China FDA signs off on 3-D printed hip implants

The Chinese Food and Drug Administration (CFDA) approved 3-D printed hip implants in China, encouraging innovation amid an increasingly stringent regulatory environment.

As BioSpectrum reports, hip implants fall into the highest regulated group of medical devices in the country. Before the CFDA's recent approval, hip implants were imported from other countries, often resulting in higher prices. 3-D printing technology cleared by the agency could slash costs, the BioSpectrum article notes, as the implants rely on the body's ability to regrow bone tissue and reduce the need for more expensive materials.

The CFDA blessing could mean big things for companies eager to cash in on China's growing device sector. Earlier this year, a consulting firm forecast that China's medical device market would pass Japan's, becoming the world's second largest and bringing in more than $55 billion in 2015. Big names including GE ($GE), Philips ($PHG) and Siemens are already getting in on the action, launching initiatives in the country to bolster their presence.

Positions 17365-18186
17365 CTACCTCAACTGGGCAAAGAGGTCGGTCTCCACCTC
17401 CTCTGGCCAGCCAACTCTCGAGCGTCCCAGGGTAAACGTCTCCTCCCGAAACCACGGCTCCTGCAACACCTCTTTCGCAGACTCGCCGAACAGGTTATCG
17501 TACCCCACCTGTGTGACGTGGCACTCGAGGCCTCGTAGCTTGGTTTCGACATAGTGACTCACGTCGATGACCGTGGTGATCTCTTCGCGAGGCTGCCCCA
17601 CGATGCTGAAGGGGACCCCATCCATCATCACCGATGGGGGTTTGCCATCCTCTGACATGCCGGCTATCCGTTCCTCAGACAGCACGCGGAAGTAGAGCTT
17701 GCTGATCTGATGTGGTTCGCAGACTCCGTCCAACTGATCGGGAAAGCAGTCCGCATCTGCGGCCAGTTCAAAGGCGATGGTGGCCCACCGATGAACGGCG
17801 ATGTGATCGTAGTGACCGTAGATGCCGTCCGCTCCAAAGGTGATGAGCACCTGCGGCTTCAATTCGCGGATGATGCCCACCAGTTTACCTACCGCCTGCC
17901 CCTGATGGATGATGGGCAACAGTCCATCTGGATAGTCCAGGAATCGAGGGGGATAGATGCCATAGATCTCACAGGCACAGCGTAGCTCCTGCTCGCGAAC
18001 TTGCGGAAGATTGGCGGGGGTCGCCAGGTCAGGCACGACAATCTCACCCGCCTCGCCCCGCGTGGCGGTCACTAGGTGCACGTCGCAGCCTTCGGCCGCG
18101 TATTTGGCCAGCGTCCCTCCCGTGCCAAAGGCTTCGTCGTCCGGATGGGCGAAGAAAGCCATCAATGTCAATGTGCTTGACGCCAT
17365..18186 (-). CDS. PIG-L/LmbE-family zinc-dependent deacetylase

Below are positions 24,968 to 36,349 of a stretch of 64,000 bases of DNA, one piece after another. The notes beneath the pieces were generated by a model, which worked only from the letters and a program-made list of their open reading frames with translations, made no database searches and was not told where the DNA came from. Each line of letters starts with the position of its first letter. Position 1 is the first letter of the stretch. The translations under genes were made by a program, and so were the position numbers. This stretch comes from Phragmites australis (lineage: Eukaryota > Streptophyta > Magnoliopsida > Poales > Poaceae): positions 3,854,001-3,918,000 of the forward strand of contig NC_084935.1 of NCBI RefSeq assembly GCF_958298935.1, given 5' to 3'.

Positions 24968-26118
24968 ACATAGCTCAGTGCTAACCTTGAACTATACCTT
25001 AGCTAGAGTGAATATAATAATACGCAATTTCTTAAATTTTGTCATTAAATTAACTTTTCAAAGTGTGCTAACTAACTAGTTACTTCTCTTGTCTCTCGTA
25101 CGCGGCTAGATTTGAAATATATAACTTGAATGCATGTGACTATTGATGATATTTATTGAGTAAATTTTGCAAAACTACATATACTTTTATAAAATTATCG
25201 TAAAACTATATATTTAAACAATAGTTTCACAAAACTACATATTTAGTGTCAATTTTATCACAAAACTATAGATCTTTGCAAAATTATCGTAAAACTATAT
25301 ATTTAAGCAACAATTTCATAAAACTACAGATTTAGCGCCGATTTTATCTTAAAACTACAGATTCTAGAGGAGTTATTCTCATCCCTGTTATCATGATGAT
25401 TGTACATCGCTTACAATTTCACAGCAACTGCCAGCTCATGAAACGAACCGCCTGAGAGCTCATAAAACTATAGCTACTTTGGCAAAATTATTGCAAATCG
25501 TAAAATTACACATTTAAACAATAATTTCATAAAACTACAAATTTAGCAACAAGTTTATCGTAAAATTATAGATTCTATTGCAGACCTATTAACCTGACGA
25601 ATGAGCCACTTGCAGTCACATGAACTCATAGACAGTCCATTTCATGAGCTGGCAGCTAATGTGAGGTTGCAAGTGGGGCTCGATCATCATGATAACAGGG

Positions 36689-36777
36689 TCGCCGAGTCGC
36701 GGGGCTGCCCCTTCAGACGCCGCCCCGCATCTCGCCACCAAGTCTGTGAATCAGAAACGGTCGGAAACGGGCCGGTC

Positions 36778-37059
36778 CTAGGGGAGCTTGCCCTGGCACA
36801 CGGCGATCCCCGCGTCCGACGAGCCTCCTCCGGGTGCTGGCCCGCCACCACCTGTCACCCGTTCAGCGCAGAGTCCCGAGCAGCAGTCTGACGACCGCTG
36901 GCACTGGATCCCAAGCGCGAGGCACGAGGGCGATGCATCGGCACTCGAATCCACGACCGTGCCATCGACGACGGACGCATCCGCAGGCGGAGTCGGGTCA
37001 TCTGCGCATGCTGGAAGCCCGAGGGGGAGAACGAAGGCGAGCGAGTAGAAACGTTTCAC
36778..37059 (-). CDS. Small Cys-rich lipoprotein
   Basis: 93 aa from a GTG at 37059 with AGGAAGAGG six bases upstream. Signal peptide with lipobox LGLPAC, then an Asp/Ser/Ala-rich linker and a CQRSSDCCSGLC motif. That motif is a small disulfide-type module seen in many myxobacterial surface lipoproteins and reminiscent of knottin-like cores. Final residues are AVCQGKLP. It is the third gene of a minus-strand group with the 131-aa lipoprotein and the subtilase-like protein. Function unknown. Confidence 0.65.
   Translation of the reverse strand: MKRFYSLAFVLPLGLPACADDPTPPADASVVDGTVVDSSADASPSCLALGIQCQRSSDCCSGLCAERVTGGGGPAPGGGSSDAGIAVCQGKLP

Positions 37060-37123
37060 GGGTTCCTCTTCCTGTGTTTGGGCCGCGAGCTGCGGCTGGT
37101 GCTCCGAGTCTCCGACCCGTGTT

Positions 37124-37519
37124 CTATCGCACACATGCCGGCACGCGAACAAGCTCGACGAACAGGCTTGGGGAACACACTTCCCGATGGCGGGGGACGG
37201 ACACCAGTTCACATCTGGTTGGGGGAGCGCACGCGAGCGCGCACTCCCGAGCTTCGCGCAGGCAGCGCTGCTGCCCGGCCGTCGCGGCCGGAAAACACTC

But China is also calling for more homegrown medical devices, as it attempts to cut down on imports and promote local products. Last year, the country announced that it would roll out new incentives for its hospitals to use Chinese-made medical devices, combating "unreasonable increases" in healthcare costs while lessening the burden for patients, the Chinese health ministry said at the time.

Still, some companies are finding innovative ways to expand in the country despite the strict regulatory atmosphere. In June, 3-D printing outfit Materialise ($MTLS) and Beijing-based Fuwai Hospital teamed up to open a multidisciplinary 3-D printing center. Under the deal, the Belgium-based company will work with Chinese regulators and hospitals to build 3-D printed heart models.

"We appreciate the opportunity to work with a company that has 25 years of experience in medical 3-D printing as they help us navigate opportunities and achieve medical 3-D printing goals in a safe, economical and sustainable way," Dr. Hu Shengshou, the hospital's president, said at the time of the deal.

- read the BioSpectrum story

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